Luckily, spermidine is present in abundance in a number of foods—both plant and animal based—that can easily be incorporated into your regular diet, especially since natural levels of spermidine decline with age.
Disclaimer: Please note that the below list of foods high in spermidine is for educational purposes only. Always consult your healthcare provider before making any health decision or when starting a diet plan.
Foods With High Spermidine Content
A 2019 review in the journal, Frontiers of Nutrition, reported on various spermidine-containing foods and their relative amounts.
Below we will summarize these findings and distinguish high versus low(er) containing spermidine foods in plant based foods and animal based foods.
|Wheat Germ||2437 nmol/g||Plant|
|Legumes and soybean products||1425 nmol/g||Plant|
|Nuts and oilseeds||383 nmol/g||Plant|
|Fresh Fish and Seafood Products||167 nmol/g||Animal|
|Fresh Meat||92 nmol/g||Animal|
|Cured and Fermented Meat and Derivatives||62 mol/g||Animal|
|Semi-preserved and Canned Fish and Cooked Meat Derivatives||28 nmol/g||Animal|
1. Plant Based Sources of Spermidine (High to Low)
- Wheat Germ
This includes foods like rice and white bread as well as cereals. In this review, spermidine was found in concentrations up to 2437 nmol/g in these foods.
- Legumes and soybean products
This includes foods such as beans (red and white), soybeans and soybean derived products like soybean milk, tofu, and soy sauce, as well as chickpeas, lentils, miso and peas. In these foods, spermidine was found to be present in concentrations up to 1,425 nmol/g.
Vegetables like broccoli, cauliflower, carrots, cucumber, eggplant, green peppers, lettuce, mushrooms, onions, spinach, tomato, spinach, and potatoes were found to have up to 398 nmol/g of spermidine.
- Nuts and oilseeds
Almonds, chestnuts, pistachios, and several types of seeds had up to 383 nmol/g of spermidine.
On the lower end of spermidine content for plant based sources were fruits. This included fruits such as avocados, bananas, cherry, kiwi, mandarins, oranges, pineapple, and strawberries. At most, these foods had up to 98 nmol/g of spermidine.
2. Animal Sources of Spermidine (High to Low)
The review found that a variety of cheeses had the highest concentration of spermidine among animal sources with up to 263 nmol/g. This included matured cheese, hard-ripened cheese, goat cheese, blue cheese, gorgonzola, brie, yellow cheese, and Swiss emmental cheeses.
- Fresh Fish and Seafood Products
Seafood and fish such as white fish, salmon, tuna, shrimp, crab, scallops, oysters, calamari, hake, and cod were found to have up to 167 nmol/g of spermidine.
- Fresh Meat
A variety of fresh meats like veal, pork, chicken, rabbit, duck, turkey, and beef were found to contain up to 92 nmol/g of spermidine.
- Cured and Fermented Meat and Derivatives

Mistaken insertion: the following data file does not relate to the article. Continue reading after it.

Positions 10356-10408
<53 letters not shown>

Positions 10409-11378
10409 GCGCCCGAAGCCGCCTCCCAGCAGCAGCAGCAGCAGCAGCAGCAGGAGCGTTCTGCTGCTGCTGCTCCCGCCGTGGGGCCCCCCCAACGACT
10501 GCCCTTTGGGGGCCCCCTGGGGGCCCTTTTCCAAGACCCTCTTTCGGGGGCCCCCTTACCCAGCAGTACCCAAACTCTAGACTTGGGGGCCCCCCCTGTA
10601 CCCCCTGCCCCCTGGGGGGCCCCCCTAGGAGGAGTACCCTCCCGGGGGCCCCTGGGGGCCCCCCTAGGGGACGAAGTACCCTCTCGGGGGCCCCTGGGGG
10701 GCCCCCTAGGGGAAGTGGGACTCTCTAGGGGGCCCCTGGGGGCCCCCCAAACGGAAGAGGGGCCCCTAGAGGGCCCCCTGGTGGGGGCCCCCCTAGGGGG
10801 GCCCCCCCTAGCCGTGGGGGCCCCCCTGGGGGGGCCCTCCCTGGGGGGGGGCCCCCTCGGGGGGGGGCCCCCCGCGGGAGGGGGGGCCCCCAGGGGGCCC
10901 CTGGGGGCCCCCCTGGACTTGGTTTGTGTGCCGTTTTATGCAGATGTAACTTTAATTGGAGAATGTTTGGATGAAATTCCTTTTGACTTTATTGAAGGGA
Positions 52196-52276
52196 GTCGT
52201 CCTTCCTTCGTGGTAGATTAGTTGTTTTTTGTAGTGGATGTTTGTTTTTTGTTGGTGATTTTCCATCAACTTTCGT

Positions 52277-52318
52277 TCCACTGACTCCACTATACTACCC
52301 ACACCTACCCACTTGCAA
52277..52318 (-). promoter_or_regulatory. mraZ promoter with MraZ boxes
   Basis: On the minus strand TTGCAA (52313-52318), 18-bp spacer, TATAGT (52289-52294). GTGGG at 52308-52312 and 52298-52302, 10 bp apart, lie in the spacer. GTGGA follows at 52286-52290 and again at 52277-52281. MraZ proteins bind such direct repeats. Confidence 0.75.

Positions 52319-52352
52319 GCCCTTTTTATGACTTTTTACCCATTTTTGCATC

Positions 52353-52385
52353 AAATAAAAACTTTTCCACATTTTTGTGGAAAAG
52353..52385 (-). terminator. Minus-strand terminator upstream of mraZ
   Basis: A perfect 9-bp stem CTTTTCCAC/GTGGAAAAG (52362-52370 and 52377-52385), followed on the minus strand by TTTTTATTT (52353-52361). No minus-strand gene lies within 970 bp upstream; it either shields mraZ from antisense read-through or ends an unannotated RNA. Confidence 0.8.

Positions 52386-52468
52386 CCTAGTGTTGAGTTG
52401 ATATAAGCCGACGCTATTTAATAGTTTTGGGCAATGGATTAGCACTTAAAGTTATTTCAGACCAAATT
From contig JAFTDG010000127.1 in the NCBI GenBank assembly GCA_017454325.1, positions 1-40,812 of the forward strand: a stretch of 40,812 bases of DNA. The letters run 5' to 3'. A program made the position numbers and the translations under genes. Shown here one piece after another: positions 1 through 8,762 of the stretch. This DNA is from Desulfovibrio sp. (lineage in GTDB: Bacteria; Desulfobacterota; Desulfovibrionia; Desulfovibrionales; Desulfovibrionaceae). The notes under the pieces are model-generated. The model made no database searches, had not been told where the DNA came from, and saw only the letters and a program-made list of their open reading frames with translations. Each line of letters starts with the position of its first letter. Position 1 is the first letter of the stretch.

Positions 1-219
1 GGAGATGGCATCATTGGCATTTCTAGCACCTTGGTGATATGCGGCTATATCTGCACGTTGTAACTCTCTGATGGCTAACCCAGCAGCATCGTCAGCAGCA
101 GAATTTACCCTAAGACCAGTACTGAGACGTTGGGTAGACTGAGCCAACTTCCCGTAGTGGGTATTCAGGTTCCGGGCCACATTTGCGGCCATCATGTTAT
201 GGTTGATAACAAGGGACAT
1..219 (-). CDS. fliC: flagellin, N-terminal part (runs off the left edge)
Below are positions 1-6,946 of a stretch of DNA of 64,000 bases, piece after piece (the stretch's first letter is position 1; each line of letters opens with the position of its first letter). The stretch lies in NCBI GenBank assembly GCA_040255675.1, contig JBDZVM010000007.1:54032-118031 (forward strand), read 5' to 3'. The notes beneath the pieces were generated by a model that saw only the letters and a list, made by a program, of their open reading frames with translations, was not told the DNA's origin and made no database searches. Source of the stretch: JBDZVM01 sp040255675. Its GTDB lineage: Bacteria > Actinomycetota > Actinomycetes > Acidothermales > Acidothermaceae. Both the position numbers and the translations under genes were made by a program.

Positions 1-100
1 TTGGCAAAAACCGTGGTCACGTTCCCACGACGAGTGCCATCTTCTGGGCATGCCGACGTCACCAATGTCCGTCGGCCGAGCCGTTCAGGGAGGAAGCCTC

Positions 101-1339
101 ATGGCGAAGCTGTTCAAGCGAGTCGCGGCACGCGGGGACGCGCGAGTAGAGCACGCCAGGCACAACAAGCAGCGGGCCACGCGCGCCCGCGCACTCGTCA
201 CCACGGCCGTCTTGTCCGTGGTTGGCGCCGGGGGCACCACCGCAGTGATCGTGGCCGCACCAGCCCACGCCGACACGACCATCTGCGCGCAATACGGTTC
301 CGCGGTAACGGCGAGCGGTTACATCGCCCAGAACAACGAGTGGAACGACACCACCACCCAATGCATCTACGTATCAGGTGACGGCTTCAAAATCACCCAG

This category of foods included dry-cured ham and sausage that had been dry-fermented. The review found that these foods had up to 62 nmol/g of spermidine.
- Semi-preserved and Canned Fish and Cooked Meat Derivatives
These foods were tied for the lowest spermidine levels in animal food sources. Anchovies and canned tuna had up to 28 nmol/g of spermidine. Similarly, cooked meat derivatives like cooked ham, weiner sausage, frankfurter, and mortadella contained no more than 28 nmol/g of spermidine as well.
Other research has also found that foods like Philippine mango, Japanese pumpkin, pond smelt, and turban shell viscera, and eel liver also contain relatively high amounts of spermidine.
How You Can Increase Your Spermidine Consumption
If you are looking to leverage spermidine for its health benefits, it may be beneficial to prioritize consumption of the foods that have been discussed in this blog.
Plant based sources contain higher amounts of spermidine than animal based, on average. However, spermidine is ubiquitously present across both plant and animal based sources of food making it relatively easy to incorporate into various types of diets. Whatever your palette prefers, there is likely a spermidine rich food that may appeal to you.
Additionally, supplementation with spermidine may be a reasonable option depending on your age and health goals. However, you should always consult a physician before starting on any diet or supplement regimen to ensure it is safe for you.
- Esparza et al. 2019. Polyamines in food.
- Nishimura et al. 2006. Decrease in polyamines with aging and their ingestion from food and drink.
Tana Bao, BSN, MSN, APRN, NP
Tana is a family nurse practitioner dual board board certified through the American Academy of Nurse Practitioners (NP-C) as well as the American Nurses Credentialing Center (FNP-BC).